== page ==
Courtesy of AMSOIL Championship Snocross
Long time Snocross and motocross athlete, Austen Madison, is one of the ambassadors helping to promote the new, growing snow bike class at AMSOIL Championship Snocross. Austen is the reigning snow bike class champion and is hoping to be on top of the podium again this winter. Austen was also a long time snowmobile rider, we wanted to find out the key differences between Snocross and Snow Bikes so we reached out to the champ. The Jefferson, WI native is excited for the 2018 season because the best is yet to come!
Austen tell us about yourself.
I’m 22 Years old; I live in Jefferson, WI. In the off season I spend a lot of time training and competing on the motocross track, riding mountain bike trails, or ripping up and down the river on my stand up Jet Ski. On the daily grind I’m an engineering technician for Generac power systems. If I’m not at the track or training, you can find me in my shop working on the bikes, fabricating on some project, or jamming out on my guitar.
Last season you earned the snow bike championship on the national tour, for the fans who aren’t familiar with snow bikes, give them a rundown on the machine and what it takes to turn a dirt bike into a snow bike.
Let’s start out with what a snow bike is. The number one snow kit on the market is a Timbersled System and this package includes a front ski and a rear track system that replaces the tires on a wide range of modern motocross and off-road dirt bikes from the early 90’s to today’s current models. A snow bike conversion may seem like quite a daunting task, but the engineers at Polaris / Timbersled have really streamlined and simplified the process with the new ARO snow bike kit with features like the pre-bled brake system. The ARO platform is built around a true bolt-on design that makes it the easiest to install and convert without any modifications to the bike. Installation can easily be completed in less than three hours and then you’re ready to ride.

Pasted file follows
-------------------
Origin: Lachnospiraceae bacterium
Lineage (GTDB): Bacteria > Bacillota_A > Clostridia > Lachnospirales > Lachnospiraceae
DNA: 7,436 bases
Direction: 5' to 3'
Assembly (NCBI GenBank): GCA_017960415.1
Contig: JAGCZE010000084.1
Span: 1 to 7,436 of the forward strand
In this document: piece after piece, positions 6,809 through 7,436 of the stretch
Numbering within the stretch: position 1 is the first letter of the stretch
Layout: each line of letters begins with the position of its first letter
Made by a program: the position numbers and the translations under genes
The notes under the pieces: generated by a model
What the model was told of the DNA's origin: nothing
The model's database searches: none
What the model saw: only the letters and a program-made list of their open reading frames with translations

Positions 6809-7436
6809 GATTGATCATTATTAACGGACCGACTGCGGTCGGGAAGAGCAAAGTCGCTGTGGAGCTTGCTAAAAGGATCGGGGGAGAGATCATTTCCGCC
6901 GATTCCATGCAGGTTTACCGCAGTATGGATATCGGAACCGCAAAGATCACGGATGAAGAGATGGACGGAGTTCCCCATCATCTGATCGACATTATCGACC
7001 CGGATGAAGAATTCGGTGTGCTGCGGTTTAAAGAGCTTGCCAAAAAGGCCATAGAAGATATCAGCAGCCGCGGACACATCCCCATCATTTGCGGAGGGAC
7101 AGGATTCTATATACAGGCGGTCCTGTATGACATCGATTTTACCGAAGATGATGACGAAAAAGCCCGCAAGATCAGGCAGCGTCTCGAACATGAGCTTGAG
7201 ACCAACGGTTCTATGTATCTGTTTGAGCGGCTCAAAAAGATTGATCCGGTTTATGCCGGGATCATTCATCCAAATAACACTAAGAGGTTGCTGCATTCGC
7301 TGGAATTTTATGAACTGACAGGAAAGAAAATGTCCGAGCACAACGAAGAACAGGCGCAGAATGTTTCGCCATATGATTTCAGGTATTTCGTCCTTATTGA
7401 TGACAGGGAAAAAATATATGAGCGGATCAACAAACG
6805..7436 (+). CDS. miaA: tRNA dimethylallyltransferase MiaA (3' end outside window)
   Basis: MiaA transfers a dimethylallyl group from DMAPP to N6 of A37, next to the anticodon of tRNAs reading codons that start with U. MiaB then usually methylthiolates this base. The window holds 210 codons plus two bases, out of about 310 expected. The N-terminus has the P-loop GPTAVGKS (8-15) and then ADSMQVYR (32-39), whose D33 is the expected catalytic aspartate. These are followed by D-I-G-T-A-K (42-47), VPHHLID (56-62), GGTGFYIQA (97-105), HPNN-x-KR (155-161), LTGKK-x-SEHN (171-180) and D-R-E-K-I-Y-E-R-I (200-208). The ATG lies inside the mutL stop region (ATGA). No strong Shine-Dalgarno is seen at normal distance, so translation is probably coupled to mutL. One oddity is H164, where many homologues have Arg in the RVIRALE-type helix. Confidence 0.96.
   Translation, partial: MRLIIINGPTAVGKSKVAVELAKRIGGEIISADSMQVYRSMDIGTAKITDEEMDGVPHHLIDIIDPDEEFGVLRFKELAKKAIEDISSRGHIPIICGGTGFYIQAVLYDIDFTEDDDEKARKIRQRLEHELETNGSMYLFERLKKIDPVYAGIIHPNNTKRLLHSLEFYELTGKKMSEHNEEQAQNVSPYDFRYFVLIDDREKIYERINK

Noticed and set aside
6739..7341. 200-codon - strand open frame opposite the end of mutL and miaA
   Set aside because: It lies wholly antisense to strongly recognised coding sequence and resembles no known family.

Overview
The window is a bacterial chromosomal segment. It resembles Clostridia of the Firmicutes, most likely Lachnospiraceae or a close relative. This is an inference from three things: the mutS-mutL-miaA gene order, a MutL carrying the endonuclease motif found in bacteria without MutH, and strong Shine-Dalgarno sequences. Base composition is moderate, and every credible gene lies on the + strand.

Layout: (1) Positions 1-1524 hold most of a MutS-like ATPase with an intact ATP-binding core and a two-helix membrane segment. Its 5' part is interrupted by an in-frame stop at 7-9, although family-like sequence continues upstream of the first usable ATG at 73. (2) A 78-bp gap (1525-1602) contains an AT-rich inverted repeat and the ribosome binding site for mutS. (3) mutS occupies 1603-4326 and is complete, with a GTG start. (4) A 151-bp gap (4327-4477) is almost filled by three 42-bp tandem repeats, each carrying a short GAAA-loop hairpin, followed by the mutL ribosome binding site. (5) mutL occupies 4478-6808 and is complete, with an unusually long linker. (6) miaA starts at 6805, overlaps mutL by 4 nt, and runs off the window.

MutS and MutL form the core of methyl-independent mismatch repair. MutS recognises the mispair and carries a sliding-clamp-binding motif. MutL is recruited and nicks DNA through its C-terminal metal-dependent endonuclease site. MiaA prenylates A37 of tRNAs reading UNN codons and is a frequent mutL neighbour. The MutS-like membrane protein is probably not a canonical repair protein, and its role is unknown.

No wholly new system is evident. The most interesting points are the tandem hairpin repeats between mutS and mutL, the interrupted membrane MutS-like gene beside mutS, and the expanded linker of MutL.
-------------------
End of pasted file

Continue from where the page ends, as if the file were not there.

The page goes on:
When it comes to the performance side of things and getting the bike ready for the race track is another story. This is where we spend a lot of time in the shop and at the practice tracks making tweaks and changes. With snow bike Snocross being a brand new sport there isn’t a book out there on how to build the perfect Snocross snow bike so we have been testing and tuning at every practice session making improvements every time we throw a leg over the bike. This involves making changes to the fuel injection mapping, testing modifications we’ve made to the suspension, and other trick parts.
With the snow bike class being a new addition to the national Snocross tour, where do you want to see the sport go in the coming years?
I am a huge ambassador of this sport! With my roots in Snocross racing and motocross racing, I always wanted to be able to put the two together and when I saw snow bikes hitting the scene I was absolutely stoked about what could come of it. There are so many motocross racers that put their dirt bikes away for the winter and I really want to see those people get involved.
What did it mean to your family, friends, and yourself to win the first ever snow bike championship?
Winning that championship meant so much to me. It felt like a culmination of everything in my racing career, all of the riding, practicing, hard work, dedication, and time was the thought that went into it in that moment. I really poured my heart into this one and it all payed off in the end. There was a lot of enthusiasm from my friends, family and sponsors and it was a really cool moment for me and for everyone who made this possible.
What decisions lead you to race a snow bike with AMSOIL Championship Snocross, over a more traditional snowmobile?